Santee fish are on the move in February

February can begin cold and nasty, but it heralds the promise of better fishing to come as the water temperature rises. Typically, the bite for several species perks up as the month progresses. Crappie and largemouth bass are two favorites worth pursuing. But don’t overlook catfish, because plenty of the big, blue catfish on Santee Cooper become a bit shallow-water minded to always be in deep water this month.

Bass heat up

February launches the spring largemouth bass fishing for many anglers. And bass offer productive fishing and an ever-improving, big-fish bite as the month progresses.

Early February bass action may lack consistency. But the trend of warming water puts bass on the move. Rising temperatures, combined with a warm rain, will typically improve the bass action dramatically. On exceptional years with plenty of warm weather, some scattered bedding action can occur according to veteran anglers.

But even if spawning doesn’t take place this month, fishing the shallow water pre-spawn areas is a good bet to find big bass by mid- to late-February.

Multiple lures produce good results but the versatility of spinnerbaits makes this an excellent choice throughout the month. Soft plastics and crankbaits are popular options. The variety of targets include stumpy shallow humps in flats or creeks, bends of creeks, and shallow water targets including stumps, weeds and brush.

Cats go shallow

Catfish can be a two-fold adventure during February with plenty of catfish found in deep water along the ledges and humps in both lakes.

This is a good month to catch big catfish, as well as respectable numbers. Early in the month a lot of forage is found 40 to 50 feet deep. And drift fishing is the preferred method for these deeper fish.

Most anglers work the slopes from humps leading to deep water to find the best depth for the day. And that depth is influenced by where forage is found.

But local catfishing guides also know that not all catfish will be deep this month. Anglers fishing shallow water humps, as well as flats in the backs of creeks and coves will make excellent catches this month.

The key in these cases is to find where forage has filtered into these shallow water areas. Once you find forage, scan the area with electronics to ensure big fish are present. Most guides recommend that if fishing less than 10-feet deep, an anchored setup is usually preferred over drift fishing.

Fan cast multiple rigs around the boat and give the area 30 to 40 minutes to produce. If no action occurs, move to another area.

The Santee Cooper lakes give up some big bass every February to anglers willing to brave the cold weather.

Also, the Cooper River has an outstanding population of catfish and this month is productive for catfish action here. As in the lakes, big cats can be found in the deep holes, but also in much shallower water near ditches that lead into forage-filled flats.

Gizzard shad and blueback herring are two prime baits for most catfish anglers, with cut mullet another excellent choice.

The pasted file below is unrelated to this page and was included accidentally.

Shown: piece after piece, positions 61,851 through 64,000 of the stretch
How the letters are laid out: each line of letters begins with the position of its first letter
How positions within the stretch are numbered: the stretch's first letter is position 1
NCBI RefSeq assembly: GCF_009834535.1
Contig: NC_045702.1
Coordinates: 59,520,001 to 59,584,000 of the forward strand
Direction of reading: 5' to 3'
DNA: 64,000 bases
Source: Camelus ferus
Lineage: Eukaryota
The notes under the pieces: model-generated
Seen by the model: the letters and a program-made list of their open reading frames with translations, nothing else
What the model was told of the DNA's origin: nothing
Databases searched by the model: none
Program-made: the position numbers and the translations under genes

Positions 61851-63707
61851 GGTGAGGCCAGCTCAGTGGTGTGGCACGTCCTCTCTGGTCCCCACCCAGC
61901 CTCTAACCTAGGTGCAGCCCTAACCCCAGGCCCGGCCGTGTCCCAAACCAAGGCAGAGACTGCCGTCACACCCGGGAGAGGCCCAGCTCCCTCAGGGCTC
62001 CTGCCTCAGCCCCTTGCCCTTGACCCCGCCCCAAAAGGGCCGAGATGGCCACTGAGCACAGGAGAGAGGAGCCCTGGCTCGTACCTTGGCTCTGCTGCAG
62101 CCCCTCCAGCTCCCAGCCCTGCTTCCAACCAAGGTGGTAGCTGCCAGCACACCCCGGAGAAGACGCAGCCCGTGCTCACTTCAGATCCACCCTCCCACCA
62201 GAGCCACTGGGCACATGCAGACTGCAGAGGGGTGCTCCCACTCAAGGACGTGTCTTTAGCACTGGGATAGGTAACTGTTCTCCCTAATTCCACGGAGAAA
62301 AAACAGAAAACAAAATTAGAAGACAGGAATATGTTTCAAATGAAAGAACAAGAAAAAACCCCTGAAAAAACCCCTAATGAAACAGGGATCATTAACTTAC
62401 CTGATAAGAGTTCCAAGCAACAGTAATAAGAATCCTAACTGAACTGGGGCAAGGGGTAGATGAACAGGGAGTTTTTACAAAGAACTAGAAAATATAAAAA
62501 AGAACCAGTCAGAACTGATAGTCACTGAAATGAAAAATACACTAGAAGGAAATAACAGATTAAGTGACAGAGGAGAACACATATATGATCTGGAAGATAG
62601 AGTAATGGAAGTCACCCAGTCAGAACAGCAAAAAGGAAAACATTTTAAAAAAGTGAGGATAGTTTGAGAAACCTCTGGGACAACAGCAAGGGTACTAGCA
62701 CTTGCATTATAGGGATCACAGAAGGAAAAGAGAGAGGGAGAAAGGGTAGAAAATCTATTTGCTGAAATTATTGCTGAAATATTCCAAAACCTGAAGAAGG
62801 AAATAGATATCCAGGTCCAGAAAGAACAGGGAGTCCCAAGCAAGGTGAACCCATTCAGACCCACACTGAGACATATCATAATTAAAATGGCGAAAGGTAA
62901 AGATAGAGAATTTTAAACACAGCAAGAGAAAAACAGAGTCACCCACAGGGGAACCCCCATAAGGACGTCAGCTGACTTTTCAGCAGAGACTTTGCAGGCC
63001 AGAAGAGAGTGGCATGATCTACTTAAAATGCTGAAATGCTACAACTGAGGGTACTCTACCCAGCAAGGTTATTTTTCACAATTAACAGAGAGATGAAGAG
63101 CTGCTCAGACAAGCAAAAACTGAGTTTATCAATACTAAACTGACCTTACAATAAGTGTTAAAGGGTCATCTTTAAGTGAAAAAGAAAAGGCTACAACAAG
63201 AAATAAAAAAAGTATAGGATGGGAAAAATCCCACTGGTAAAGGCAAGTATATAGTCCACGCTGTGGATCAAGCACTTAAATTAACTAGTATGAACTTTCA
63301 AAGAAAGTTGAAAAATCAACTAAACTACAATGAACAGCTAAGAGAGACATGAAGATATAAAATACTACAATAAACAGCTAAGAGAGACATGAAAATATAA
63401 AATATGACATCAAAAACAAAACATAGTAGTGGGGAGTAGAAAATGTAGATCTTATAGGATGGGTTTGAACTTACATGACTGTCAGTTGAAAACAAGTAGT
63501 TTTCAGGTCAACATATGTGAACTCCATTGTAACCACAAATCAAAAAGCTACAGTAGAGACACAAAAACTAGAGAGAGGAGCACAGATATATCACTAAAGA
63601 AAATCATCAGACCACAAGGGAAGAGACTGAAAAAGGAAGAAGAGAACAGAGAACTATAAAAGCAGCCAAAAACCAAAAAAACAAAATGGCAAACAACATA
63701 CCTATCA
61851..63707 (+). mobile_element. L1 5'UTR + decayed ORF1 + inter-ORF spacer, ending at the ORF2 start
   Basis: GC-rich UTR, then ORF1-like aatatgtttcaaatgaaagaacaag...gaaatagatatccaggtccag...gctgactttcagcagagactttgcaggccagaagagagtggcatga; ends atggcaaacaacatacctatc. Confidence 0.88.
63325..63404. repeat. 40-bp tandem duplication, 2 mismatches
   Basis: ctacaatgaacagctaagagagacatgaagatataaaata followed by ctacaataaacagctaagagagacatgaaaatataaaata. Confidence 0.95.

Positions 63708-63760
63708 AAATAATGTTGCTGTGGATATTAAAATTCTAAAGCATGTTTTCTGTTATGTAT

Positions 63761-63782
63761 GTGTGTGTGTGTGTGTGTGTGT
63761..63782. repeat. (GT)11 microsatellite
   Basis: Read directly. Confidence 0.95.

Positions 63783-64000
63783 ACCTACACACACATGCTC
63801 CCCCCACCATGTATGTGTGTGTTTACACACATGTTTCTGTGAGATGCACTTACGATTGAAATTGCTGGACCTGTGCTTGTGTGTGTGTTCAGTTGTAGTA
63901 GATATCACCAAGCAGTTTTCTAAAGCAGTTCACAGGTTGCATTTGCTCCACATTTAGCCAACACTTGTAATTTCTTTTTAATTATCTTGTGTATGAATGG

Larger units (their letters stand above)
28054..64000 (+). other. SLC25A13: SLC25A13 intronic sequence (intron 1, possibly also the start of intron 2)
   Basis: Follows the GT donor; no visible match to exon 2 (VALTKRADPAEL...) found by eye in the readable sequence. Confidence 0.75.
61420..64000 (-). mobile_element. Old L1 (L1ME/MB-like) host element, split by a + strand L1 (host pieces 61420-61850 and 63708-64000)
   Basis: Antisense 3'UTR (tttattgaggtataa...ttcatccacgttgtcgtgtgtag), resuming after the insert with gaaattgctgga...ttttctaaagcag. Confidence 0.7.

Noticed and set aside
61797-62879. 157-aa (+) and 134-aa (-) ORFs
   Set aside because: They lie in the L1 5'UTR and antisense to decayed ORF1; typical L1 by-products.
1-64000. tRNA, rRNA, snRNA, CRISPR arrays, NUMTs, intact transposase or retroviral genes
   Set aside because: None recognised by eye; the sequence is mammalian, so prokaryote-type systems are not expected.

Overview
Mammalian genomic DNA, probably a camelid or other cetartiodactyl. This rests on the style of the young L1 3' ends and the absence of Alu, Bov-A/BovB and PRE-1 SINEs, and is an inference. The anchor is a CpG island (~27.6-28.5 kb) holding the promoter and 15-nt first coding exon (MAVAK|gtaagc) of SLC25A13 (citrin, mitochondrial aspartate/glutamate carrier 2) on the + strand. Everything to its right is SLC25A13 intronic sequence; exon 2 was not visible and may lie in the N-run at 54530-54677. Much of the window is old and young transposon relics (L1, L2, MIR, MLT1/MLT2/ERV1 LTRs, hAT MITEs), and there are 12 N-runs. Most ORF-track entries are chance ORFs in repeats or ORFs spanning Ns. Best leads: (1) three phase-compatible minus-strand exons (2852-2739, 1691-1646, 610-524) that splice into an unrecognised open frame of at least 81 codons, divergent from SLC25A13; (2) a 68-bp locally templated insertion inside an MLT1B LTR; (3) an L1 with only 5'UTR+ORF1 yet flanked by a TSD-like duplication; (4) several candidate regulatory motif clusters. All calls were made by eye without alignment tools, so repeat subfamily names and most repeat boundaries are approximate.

Shallow slabs

Crappies begin their move toward the shallows, and while the process takes several weeks, excellent fishing for slabs is a high-profile fishery during February. The major push to the shallows typically occurs during March. But by searching for crappies staging in slightly deeper water, anglers can find big, roe-laden sows in water 10 to 20 feet deep.

Crappie experts on lakes Marion and Moultrie report that some of the largest crappie of the year can be taken during February working these mid-depths to shallow water.

Crappie anglers fish brush and woody cover in both lakes this month. Two basic fishing techniques produce consistent action. One is the tightline rig with jigs, minnows or a jig/minnow combo worked over and around and even into the brush. The second is to anchor just off the target and cast jigs to the target, counting down the jig to the desired depth, then slowly retrieving the lure.

Another tactic is to long-line troll, which becomes even more productive in late-February and into March.

Anglers can pinpoint large concentrations of crappie this month, but it often requires multiple setups before finding that area where crappies are stacked up.

Ditches offering a quick deep- to shallow-water route are another excellent choice for big crappie. The ring of shallow water around Lake Moultrie is laced with many canals and slightly deeper ditches, providing this close-quarters, vertical access to several feet of water. Big crappie will stage in these areas during February.

Transition time:

February is typically the coldest month of the year, but it’s also a transition month, with the water beginning to heat up as March gets closer. That means many fish are on the move toward shallow water, so anglers should do the same.

About Terry Madewell 781 Articles
Award-winning writer and photographer Terry Madewell of Ridgeway, S.C., has been an outdoors writer for more than 30 years. He has a degree in wildlife and fisheries management and has a long career as a professional wildlife biologist/natural resources manager.

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